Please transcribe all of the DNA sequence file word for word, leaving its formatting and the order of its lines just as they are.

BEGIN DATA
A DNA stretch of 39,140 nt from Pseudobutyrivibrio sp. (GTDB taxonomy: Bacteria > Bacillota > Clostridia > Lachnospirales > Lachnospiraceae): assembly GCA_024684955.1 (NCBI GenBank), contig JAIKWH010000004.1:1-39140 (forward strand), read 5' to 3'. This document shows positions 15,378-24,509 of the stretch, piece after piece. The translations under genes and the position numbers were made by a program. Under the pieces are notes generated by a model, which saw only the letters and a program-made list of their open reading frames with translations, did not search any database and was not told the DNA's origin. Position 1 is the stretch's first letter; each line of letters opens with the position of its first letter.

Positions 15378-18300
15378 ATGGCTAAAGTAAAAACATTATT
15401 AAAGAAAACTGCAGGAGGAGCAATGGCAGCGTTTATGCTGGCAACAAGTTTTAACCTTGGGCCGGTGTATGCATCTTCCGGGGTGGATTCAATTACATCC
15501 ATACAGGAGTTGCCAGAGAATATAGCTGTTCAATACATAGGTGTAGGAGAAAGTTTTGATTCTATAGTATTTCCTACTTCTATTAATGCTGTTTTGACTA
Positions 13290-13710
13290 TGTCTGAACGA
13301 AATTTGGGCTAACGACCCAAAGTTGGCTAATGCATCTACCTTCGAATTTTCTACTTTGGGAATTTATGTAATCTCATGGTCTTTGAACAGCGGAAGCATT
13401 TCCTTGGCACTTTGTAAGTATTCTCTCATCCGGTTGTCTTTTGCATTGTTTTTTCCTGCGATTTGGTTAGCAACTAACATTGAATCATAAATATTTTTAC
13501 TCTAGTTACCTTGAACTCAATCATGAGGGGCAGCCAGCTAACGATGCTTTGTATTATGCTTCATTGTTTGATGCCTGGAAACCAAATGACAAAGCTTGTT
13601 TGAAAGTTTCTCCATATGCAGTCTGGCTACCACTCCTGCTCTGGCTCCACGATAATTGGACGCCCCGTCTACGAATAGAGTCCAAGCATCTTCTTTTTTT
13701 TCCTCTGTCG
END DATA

A DNA stretch of 39,140 nt from Pseudobutyrivibrio sp. (GTDB taxonomy: Bacteria > Bacillota > Clostridia > Lachnospirales > Lachnospiraceae): assembly GCA_024684955.1 (NCBI GenBank), contig JAIKWH010000004.1:1-39140 (forward strand), read 5' to 3'. This document shows positions 15,378-24,509 of the stretch, piece after piece. The translations under genes and the position numbers were made by a program. Under the pieces are notes generated by a model, which saw only the letters and a program-made list of their open reading frames with translations, did not search any database and was not told the DNA's origin. Position 1 is the stretch's first letter; each line of letters opens with the position of its first letter.

Positions 15378-18300
15378 ATGGCTAAAGTAAAAACATTATT
15401 AAAGAAAACTGCAGGAGGAGCAATGGCAGCGTTTATGCTGGCAACAAGTTTTAACCTTGGGCCGGTGTATGCATCTTCCGGGGTGGATTCAATTACATCC
15501 ATACAGGAGTTGCCAGAGAATATAGCTGTTCAATACATAGGTGTAGGAGAAAGTTTTGATTCTATAGTATTTCCTACTTCTATTAATGCTGTTTTGACTA
Positions 13290-13710
13290 TGTCTGAACGA
13301 AATTTGGGCTAACGACCCAAAGTTGGCTAATGCATCTACCTTCGAATTTTCTACTTTGGGAATTTATGTAATCTCATGGTCTTTGAACAGCGGAAGCATT
13401 TCCTTGGCACTTTGTAAGTATTCTCTCATCCGGTTGTCTTTTGCATTGTTTTTTCCTGCGATTTGGTTAGCAACTAACATTGAATCATAAATATTTTTAC
13501 TCTAGTTACCTTGAACTCAATCATGAGGGGCAGCCAGCTAACGATGCTTTGTATTATGCTTCATTGTTTGATGCCTGGAAACCAAATGACAAAGCTTGTT
13601 TGAAAGTTTCTCCATATGCAGTCTGGCTACCACTCCTGCTCTGGCTCCACGATAATTGGACGCCCCGTCTACGAATAGAGTCCAAGCATCTTCTTTTTTT
13701 TCCTCTGTCG